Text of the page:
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Author Topic: The Dambusters' Great Escape: Secret History TV program  (Read 442 times)

Charlie

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The Dambusters' Great Escape: Secret History TV program
« on: June 03, 2020, 12:01:17 pm »

Did anyone else catch this program, about how the Dambusters sank the Tirpitz, on Chanel 4 the other night? Well worth watching, especially for the revelations at the end, which i had never heard about before. There was some incredible footage of the raid, which included the Tallboy Bombs being released over the target, quite amazing to watch.


https://www.channel4.com/programmes/the-dambusters-great-escape-secret-history/on-demand/57176-001

roycv

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Re: The Dambusters' Great Escape: Secret History TV program
« Reply #1 on: June 03, 2020, 12:18:48 pm »

Hi Charlie this was a repeat, when I saw it the first time and mentioned the extra information I was disbelieved so watched it again just in case I had it wrong!
regards
Roy
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raflaunches

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Re: The Dambusters' Great Escape: Secret History TV program
« Reply #2 on: June 03, 2020, 12:29:22 pm »

It was a joint raid between 9 Squadron and 617 Squadron (or the junior squadron!) and official RAF history records that Flt Lt Tweddle’s Lancaster of 9 Sqn is accredited with the killing hit on Tirpitz. And I’m not just saying that being a former member of 9 Squadron! %)
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roycv

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Re: The Dambusters' Great Escape: Secret History TV program
« Reply #3 on: June 03, 2020, 01:33:50 pm »

Although there is glory in the past achievements of various squadrons in wartime and I know that in the last year of WW2 it was almost anything goes.  I did note the catch in the German fighter pilot's voice when he mentioned the almost 2000 lives lost in that sinking of the Tirpitz.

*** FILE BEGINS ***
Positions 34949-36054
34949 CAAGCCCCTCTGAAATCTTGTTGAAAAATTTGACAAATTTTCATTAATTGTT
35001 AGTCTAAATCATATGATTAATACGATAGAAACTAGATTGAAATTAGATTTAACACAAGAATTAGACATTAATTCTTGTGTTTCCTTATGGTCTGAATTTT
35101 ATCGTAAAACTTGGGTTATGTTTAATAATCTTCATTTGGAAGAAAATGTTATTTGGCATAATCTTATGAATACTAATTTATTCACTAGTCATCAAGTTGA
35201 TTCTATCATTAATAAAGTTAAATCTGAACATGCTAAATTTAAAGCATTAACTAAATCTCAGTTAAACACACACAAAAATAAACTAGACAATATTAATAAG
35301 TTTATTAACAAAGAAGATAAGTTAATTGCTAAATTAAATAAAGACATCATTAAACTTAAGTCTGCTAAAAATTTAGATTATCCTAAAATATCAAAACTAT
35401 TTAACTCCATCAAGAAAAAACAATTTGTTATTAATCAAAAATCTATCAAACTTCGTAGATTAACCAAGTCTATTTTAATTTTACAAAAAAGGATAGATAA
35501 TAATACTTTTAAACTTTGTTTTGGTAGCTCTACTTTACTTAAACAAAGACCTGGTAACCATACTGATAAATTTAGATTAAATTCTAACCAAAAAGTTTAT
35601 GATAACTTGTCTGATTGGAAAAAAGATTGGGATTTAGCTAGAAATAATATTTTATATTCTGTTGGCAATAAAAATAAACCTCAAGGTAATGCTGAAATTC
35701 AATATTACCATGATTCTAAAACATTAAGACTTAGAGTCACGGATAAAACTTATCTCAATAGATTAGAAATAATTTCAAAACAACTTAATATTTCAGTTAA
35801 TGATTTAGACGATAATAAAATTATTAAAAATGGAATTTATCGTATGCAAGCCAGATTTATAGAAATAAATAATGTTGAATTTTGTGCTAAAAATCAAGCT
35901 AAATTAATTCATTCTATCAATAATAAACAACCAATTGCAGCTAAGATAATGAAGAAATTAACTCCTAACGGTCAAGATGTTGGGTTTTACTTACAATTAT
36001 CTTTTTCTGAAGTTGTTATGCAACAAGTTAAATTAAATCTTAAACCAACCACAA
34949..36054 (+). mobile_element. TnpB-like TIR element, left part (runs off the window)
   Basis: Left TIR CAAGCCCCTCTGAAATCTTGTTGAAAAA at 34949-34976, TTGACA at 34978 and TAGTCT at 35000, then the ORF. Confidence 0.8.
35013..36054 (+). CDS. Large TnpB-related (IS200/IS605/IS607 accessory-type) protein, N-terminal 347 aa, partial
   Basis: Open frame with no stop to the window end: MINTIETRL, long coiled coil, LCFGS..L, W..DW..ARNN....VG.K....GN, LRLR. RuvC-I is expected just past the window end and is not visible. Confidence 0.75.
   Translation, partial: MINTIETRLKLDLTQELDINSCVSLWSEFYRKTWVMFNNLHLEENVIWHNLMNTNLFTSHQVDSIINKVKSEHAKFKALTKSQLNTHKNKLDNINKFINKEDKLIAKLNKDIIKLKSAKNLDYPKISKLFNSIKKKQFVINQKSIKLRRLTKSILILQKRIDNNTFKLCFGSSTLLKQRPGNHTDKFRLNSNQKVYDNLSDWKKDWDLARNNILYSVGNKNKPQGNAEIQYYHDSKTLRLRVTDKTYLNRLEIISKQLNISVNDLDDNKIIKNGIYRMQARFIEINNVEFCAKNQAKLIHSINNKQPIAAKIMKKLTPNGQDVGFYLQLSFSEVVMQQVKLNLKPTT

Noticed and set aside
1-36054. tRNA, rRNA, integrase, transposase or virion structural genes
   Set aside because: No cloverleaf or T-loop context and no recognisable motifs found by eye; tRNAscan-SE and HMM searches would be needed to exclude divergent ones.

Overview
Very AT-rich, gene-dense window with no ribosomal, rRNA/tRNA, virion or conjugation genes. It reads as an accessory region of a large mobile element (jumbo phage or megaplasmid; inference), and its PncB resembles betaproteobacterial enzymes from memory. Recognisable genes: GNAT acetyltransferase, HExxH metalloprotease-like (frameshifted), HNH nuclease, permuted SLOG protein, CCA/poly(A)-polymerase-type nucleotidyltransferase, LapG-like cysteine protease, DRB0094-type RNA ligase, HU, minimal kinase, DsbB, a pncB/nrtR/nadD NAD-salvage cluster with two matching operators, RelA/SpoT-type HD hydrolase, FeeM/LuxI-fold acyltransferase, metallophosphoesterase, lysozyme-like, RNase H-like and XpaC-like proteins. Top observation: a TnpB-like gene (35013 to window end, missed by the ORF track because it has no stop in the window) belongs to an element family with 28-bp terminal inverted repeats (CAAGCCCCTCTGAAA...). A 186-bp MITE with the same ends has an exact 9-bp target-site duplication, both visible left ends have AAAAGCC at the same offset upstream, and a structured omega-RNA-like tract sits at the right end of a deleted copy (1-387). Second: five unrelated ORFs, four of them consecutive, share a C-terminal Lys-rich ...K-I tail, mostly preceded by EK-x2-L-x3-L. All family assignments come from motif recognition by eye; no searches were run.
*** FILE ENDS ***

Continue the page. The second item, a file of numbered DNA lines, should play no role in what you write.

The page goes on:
As you get older you look back and wonder how we all got involved in that much spilt blood and are still doing so now.  I just think of all those mothers' sons!

I spent my time (just 4 memorable years)  in the RAF rotating between 59 squadron and the radio Servicing Flight and later on Transport command at Lyneham working on Vanguard transports who had Green Satin navigation gear slung under the fuselage.
 I had a good time and left on a high!  It was the day the AOC did his inspection and I did not have to go on parade!
regards
Roy


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KitS

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Re: The Dambusters' Great Escape: Secret History TV program
« Reply #4 on: June 03, 2020, 06:14:37 pm »


I spent my time (just 4 memorable years)  in the RAF rotating between 59 squadron and the radio Servicing Flight and later on Transport command at Lyneham working on Vanguard transports who had Green Satin navigation gear slung under the fuselage.




Perhaps another type? The RAF never operated Vanguards.
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Regards
Kit

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Re: The Dambusters' Great Escape: Secret History TV program
« Reply #5 on: June 03, 2020, 08:38:10 pm »